“After a career of hanging out with neo-Nazis, pursuing sex workers, doing drugs, dropping thousand-page books the way Updike dropped short stories, and being suspected of being the Unabomber, Vollmann, without even meaning to, had managed to cross the last line of decorum. He had dared to abdicate his masculinity.”
“As for being suspected of being the Unabomber, William T. Vollmann was suspected of being the Unabomber.”
An open letter to Grand Theft Auto IV’s protagonist Niko Bellic about Grand Theft Auto V and video game culture:
“Almost everyone I know who loves video games — myself included — is broken in some fundamental way. With their ceaseless activity and risk-reward compulsion loops, games also soothe broken people. This is not a criticism. Fanatical readers tend to be broken people. The type of person who goes to see four movies a week alone is a broken person. Any medium that allows someone to spend monastic amounts of time by him- or herself, wandering the gloaming of imagination and reality, is doomed to be adored by lost, lonely people. But let’s be honest: Spending the weekend in bed reading the collected works of Joan Didion is doing different things to your mind than spending the weekend on the couch racing cars around Los Santos. Again, not a criticism. The human mind contains enough room for both types of experience. Unfortunately, the mental activity generated by playing games is not much valued by non-gamers; in fact, play is hardly ever valued within American culture, unless it involves a $13 million signing bonus. Solitary play can feel especially shameful, and we gamers have internalized that vaguely masturbatory shame, even those of us who’ve decided that solitary play can be profoundly meaningful. Niko, I’ve thought about this a lot, and internalized residual shame is the best explanation I have to account for the cesspool of negativity that sits stagnating at the center of video-game culture, which right now seems worse than it’s ever been.”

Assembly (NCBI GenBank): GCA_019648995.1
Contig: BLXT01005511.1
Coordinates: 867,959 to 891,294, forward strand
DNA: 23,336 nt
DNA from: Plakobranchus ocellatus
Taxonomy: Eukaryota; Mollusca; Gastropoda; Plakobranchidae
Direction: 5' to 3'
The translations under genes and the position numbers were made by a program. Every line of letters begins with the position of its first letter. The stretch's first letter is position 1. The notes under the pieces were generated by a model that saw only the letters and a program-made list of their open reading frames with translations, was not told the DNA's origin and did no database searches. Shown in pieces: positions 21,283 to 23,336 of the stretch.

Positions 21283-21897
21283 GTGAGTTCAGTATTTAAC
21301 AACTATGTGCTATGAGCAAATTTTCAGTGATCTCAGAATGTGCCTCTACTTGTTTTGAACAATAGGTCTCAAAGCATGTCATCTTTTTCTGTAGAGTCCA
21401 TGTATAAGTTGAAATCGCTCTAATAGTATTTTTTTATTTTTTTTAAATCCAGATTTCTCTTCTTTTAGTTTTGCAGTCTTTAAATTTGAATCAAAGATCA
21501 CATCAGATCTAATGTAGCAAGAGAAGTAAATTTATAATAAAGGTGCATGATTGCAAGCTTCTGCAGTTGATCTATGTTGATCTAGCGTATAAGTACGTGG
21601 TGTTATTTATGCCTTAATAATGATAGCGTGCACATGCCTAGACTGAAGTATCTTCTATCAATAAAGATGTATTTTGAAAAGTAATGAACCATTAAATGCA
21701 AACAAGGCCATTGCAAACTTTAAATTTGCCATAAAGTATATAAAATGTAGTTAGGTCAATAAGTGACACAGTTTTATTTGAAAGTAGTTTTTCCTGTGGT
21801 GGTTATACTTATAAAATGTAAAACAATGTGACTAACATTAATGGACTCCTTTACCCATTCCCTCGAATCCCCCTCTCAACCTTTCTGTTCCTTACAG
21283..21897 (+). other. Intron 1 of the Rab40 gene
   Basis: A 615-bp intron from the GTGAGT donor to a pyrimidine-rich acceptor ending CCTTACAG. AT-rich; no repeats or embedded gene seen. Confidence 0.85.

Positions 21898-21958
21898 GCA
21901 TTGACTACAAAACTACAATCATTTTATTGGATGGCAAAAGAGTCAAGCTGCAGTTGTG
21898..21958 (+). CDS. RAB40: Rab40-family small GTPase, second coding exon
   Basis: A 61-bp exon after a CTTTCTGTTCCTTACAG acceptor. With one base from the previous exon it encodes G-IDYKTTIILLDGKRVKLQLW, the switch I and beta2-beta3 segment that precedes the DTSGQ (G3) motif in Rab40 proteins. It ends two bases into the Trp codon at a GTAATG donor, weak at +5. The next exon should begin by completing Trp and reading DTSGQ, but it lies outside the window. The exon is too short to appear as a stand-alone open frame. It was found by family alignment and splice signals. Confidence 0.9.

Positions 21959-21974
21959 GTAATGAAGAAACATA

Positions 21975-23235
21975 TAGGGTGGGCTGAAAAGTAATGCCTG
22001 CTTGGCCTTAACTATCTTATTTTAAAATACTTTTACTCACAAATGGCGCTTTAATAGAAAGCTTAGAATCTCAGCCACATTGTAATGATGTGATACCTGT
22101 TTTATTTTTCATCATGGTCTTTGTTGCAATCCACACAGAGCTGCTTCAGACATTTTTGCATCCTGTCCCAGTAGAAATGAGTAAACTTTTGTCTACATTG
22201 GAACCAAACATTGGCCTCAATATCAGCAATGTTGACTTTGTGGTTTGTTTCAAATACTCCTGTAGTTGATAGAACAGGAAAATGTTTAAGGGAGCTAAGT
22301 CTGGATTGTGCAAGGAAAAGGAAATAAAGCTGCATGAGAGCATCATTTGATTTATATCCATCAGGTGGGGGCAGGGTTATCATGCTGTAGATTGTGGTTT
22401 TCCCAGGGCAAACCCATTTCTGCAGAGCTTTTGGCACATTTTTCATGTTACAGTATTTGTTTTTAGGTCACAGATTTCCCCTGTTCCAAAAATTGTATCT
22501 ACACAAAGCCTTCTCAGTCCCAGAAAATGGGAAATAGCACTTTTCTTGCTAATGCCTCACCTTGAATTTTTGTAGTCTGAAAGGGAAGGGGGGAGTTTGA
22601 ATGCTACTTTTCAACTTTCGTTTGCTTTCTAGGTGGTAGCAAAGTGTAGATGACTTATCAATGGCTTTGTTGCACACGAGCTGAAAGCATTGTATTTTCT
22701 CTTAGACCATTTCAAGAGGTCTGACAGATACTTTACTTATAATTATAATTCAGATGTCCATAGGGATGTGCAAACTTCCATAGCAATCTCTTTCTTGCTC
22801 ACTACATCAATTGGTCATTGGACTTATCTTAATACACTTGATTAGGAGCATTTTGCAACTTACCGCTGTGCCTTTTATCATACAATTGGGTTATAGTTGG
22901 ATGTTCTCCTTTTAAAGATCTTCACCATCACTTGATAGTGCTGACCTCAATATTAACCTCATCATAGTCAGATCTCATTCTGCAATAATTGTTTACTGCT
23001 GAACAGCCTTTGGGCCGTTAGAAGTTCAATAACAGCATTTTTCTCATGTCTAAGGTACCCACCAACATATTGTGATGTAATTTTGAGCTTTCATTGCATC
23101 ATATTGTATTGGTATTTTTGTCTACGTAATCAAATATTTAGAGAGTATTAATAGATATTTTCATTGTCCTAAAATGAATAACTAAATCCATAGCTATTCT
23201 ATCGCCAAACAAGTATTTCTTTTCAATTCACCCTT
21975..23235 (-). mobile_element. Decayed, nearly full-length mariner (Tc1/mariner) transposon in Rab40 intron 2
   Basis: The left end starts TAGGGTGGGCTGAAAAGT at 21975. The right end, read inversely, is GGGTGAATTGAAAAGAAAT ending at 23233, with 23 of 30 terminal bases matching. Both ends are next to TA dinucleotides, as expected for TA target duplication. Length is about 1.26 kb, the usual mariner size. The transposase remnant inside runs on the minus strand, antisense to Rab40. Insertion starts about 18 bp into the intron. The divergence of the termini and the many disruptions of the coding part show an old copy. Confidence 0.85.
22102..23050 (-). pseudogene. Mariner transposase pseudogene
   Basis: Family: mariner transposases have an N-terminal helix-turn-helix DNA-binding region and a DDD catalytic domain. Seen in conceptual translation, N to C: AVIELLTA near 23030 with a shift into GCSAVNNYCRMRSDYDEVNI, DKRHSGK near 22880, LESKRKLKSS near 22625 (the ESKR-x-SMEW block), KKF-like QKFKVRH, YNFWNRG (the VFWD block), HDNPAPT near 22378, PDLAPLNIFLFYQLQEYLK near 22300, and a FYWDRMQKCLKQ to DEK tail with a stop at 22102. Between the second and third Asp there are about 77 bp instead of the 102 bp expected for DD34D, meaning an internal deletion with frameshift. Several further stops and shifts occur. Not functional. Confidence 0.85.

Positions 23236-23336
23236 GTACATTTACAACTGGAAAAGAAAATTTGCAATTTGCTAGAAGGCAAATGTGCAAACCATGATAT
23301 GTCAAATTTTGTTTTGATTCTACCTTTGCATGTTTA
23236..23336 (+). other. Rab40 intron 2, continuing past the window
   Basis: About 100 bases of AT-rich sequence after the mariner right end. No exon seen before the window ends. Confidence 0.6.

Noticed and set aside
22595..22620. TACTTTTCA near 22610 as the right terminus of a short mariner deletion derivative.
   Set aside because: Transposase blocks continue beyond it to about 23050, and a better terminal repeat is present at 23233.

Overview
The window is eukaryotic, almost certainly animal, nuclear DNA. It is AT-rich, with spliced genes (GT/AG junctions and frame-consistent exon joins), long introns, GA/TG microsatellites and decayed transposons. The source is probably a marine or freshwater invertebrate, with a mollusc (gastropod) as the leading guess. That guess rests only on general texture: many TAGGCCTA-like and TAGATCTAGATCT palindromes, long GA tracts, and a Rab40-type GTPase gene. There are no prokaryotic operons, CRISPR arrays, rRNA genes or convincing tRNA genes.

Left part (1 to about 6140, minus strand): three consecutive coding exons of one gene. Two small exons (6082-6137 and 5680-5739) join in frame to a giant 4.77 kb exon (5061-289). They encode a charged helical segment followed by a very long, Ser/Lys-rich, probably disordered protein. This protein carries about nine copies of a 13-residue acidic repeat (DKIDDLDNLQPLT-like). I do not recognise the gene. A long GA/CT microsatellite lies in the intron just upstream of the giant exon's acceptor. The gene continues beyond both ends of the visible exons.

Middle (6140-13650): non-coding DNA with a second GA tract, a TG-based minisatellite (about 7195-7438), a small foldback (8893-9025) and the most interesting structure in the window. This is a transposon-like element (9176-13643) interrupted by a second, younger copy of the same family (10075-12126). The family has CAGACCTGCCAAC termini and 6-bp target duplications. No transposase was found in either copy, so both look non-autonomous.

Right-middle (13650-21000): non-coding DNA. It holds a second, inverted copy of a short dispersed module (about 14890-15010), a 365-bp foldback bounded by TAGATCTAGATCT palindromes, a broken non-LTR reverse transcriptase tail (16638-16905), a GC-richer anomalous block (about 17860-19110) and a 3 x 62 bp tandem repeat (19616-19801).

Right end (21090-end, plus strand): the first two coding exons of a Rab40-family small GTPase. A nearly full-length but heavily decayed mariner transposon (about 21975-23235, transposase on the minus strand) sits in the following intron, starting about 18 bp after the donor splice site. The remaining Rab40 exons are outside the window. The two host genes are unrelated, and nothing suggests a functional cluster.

An essay from Bissell’s book Magic Hours: A film crew and actor Jeff Daniels arrive in the author’s Michigan hometown to shoot a movie:
“As the sun sets behind the thick pine stand that perimeters the football field, the lack of extras begins to become a problem. To appreciate how crucial extras are to tonight’s filming, one must know several things about Michigan’s Upper Peninsula. First, citizens of the Upper Peninsula are known as ‘Yoopers,’ an inelegant transliteration of ‘U. P.,’ as this underpopulated and fearsomely bleak stretch of land is known. The U. P. is separated from the rest of Michigan culturally and geographically, connected only by the Mackinac Bridge, an architectural marvel built as recently as 1957. The U. P. might be the most rural part of the country, as well as its least familiar. Some maps neglect to include the border separating the U. P. from Wisconsin, an accidental annexation that, if made official, would please the vast majority of Yoopers, who feel a stronger cultural identification with Wisconsin anyway. Finally—and in light of tonight’s scene, not to mention the whole film, this is a key point—for Yoopers, deer hunting has near religious significance. The first day of deer season is actually a school holiday—Deer Day, it is called—and the entire place is a hotbed of gun crazies and gun-craziness.”